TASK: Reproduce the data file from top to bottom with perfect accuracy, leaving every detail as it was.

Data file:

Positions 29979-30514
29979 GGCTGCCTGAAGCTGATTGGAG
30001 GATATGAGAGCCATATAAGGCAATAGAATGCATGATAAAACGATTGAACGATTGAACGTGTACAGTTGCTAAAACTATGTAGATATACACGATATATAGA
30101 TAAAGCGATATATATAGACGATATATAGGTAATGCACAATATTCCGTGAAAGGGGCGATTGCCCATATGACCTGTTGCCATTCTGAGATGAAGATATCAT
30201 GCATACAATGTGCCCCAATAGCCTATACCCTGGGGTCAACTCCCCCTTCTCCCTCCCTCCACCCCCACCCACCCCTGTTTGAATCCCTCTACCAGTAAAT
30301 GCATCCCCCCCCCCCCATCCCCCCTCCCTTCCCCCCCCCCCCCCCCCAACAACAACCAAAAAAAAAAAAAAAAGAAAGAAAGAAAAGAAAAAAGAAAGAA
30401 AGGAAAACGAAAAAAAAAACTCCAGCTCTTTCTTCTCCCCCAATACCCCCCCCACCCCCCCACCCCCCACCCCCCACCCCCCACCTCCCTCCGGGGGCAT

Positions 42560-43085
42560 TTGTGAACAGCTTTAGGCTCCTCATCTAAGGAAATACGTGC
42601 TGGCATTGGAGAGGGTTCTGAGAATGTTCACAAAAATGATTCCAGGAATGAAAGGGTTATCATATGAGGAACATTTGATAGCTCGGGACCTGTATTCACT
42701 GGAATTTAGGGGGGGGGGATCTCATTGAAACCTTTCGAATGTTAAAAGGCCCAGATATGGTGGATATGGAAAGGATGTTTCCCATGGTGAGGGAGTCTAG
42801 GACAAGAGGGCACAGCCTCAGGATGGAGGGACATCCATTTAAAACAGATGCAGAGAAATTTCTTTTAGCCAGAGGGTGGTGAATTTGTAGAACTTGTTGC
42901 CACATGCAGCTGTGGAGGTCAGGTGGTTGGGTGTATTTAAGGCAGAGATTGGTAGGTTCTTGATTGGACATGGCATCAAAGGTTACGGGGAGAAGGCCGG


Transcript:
Positions 29979-30514
29979 GGCTGCCTGAAGCTGATTGGAG
30001 GATATGAGAGCCATATAAGGCAATAGAATGCATGATAAAACGATTGAACGATTGAACGTGTACAGTTGCTAAAACTATGTAGATATACACGATATATAGA
30101 TAAAGCGATATATATAGACGATATATAGGTAATGCACAATATTCCGTGAAAGGGGCGATTGCCCATATGACCTGTTGCCATTCTGAGATGAAGATATCAT
30201 GCATACAATGTGCCCCAATAGCCTATACCCTGGGGTCAACTCCCCCTTCTCCCTCCCTCCACCCCCACCCACCCCTGTTTGAATCCCTCTACCAGTAAAT
30301 GCATCCCCCCCCCCCCATCCCCCCTCCCTTCCCCCCCCCCCCCCCCCAACAACAACCAAAAAAAAAAAAAAAAGAAAGAAAGAAAAGAAAAAAGAAAGAA
30401 AGGAAAACGAAAAAAAAAACTCCAGCTCTTTCTTCTCCCCCAATACCCCCCCCACCCCCCCACCCCCCACCCCCCACCCCCCACCTCCCTCCGGGGGCAT

Positions 42560-43085
42560 TTGTGAACAGCTTTAGGCTCCTCATCTAAGGAAATACGTGC
42601 TGGCATTGGAGAGGGTTCTGAGAATGTTCACAAAAATGATTCCAGGAATGAAAGGGTTATCATATGAGGAACATTTGATAGCTCGGGACCTGTATTCACT
42701 GGAATTTAGGGGGGGGGGATCTCATTGAAACCTTTCGAATGTTAAAAGGCCCAGATATGGTGGATATGGAAAGGATGTTTCCCATGGTGAGGGAGTCTAG
42801 GACAAGAGGGCACAGCCTCAGGATGGAGGGACATCCATTTAAAACAGATGCAGAGAAATTTCTTTTAGCCAGAGGGTGGTGAATTTGTAGAACTTGTTGC
42901 CACATGCAGCTGTGGAGGTCAGGTGGTTGGGTGTATTTAAGGCAGAGATTGGTAGGTTCTTGATTGGACATGGCATCAAAGGTTACGGGGAGAAGGCCGG